Final figures show that a total of 805,569 properties had registered to pay the €100 household charge by the payment deadline of midnight last night.
This figure consisted 621,717 properties registered online and processed by the Local Government Management Agency (LGMA), some 89,000 postal applications awaiting processing and 12,677 properties registered for a waiver.
Some 1.6m households are were liable to pay the controversial charge, with financial penalties now accruing for those who have not.
The LGMA said however that it was additionally expecting to receive a large number of applications early next week which were posted yesterday and Friday, and a definitive final figure of properties registered by the deadline would not be available for some days.
Socialist TD Joe Higgins contested the figure of 1.6m eligible households and said it was clear that people have resolved to keep opposing the tax.
“There is a major revolt against the home tax,” Deputy Higgins said.
“That will continue and will intensify.
“No amount of media distortion on behalf of the Government will change the determination of a huge cohort of working people, pensioners and social welfare recipients to fight until this regressive tax is withdrawn.”
A large crowd gathered in Dublin yesterday to protest against the tax.
The demonstration – which independent estimates said numbered around 5,00o people but which organisers claimed to be double that figure – massed outside Dublin’s Convention Centre yesterday afternoon ahead of Taoiseach Enda Kenny’s keynote address to the Fine Gael Ard Fheis which was taking place inside.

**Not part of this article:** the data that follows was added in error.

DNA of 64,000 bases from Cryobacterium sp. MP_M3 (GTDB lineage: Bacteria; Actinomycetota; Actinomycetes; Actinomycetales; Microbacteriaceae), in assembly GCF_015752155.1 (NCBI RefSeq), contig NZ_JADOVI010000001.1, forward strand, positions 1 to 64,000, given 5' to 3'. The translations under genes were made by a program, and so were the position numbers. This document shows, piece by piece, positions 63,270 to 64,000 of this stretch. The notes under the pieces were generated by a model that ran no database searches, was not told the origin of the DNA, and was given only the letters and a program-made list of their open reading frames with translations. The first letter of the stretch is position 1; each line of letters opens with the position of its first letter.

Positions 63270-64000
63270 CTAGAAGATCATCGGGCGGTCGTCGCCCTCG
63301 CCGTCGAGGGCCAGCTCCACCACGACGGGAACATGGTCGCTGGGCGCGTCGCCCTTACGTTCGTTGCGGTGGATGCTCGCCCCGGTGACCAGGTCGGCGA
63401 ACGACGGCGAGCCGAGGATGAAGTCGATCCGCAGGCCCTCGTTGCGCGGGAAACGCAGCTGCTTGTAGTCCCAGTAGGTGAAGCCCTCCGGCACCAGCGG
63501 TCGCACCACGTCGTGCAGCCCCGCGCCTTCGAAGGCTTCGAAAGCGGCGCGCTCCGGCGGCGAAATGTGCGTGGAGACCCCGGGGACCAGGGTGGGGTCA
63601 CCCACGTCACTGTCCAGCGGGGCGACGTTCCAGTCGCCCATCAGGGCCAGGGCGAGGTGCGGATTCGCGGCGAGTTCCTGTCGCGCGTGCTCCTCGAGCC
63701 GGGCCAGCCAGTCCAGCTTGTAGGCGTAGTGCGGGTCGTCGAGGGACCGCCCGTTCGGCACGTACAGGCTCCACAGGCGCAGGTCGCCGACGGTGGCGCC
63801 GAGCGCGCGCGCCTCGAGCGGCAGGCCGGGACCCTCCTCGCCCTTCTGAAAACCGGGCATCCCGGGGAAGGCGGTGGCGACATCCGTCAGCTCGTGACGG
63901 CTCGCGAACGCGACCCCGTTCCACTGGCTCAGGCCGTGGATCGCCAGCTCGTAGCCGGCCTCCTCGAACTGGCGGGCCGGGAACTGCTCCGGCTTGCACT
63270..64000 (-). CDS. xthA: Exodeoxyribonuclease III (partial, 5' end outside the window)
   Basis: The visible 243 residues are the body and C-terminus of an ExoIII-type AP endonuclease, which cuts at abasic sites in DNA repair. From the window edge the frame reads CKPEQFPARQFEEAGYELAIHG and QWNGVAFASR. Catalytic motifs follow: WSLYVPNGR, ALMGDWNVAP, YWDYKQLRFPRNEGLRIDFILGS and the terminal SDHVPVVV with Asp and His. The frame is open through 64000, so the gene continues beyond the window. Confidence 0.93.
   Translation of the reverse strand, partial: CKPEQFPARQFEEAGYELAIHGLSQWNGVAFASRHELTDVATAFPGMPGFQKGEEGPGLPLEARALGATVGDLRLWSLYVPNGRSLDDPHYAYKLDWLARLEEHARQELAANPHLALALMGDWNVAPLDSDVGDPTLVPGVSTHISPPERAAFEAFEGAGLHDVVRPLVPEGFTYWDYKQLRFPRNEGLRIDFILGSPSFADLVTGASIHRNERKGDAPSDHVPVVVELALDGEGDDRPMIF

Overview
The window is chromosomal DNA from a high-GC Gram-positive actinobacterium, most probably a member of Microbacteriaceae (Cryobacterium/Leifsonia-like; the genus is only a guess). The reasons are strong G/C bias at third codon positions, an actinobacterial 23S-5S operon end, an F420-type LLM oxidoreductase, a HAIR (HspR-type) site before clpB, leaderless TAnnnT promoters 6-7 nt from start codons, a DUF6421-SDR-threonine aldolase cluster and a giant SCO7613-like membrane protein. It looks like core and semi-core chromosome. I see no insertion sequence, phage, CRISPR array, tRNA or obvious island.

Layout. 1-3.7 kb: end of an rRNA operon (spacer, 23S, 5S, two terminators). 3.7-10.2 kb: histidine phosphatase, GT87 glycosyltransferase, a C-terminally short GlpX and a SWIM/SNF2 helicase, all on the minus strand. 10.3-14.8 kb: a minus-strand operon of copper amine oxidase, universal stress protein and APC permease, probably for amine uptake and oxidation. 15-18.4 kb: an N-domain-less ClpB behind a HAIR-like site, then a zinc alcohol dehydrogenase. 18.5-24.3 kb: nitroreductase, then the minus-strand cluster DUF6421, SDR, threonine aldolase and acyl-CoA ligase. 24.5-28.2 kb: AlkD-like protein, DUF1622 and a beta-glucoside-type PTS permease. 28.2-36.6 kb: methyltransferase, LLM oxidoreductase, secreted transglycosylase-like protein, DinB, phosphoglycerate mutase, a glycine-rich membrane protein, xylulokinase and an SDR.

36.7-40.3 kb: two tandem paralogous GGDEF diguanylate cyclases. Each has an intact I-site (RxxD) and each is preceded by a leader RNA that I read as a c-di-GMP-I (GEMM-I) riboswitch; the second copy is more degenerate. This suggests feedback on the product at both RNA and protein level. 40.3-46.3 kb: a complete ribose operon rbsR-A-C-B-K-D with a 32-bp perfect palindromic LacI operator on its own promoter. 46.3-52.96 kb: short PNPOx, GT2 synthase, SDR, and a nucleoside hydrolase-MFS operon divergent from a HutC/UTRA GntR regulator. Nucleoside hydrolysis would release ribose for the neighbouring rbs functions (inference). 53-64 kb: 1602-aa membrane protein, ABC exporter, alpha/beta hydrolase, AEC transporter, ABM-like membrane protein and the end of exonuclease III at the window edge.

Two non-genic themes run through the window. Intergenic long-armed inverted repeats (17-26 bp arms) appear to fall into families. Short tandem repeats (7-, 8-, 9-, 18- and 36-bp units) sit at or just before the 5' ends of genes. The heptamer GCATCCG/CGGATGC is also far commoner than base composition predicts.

Delivering his address last night the Taoiseach Enda Kenny warned his party had no cause to celebrate while hard-pressed families struggle.
“As we gather at this Ard Fheis, our purpose cannot be one of celebration,” said Mr Kenny.
“We will not celebrate until Ireland has reason to celebrate. Tonight, unemployment remains too high. Too many families are struggling to make ends meet. Too many worry about losing their homes. Too many of our children are still moving away.”
Earlier, Mr Kenny said he was heartened by those who had already paid the levy, which he described as the law of the land.
Nine TDs from the Technical Group had previously warned the Government would have a mass revolt of people power on its hands as a result of the levy.
In his speech, Mr Kenny acknowledged the hardship many are enduring, but insisted stabilising Ireland’s economy was the Government’s priority.
This was Mr Kenny’s first Ard Fheis as Taoiseach and the party’s first one in 16 years since it was last in Government.
“I know that for many people, the measures we have had to take have been painful,” he went on.
“But we are doing the best we can to protect the most vulnerable.”
Meanwhile, the media were up in arms during part of the Ard Fheis when Convention Centre staff closed window blinds to block their view of the anti-household charge protesters outside.
It is believed gardaí advised the blinds be shut for fear of people in the Convention Centre provoking those outside.
But a Garda spokesman refused to comment, saying if officers had ordered for the blinds to be shut, it would have been an operational matter.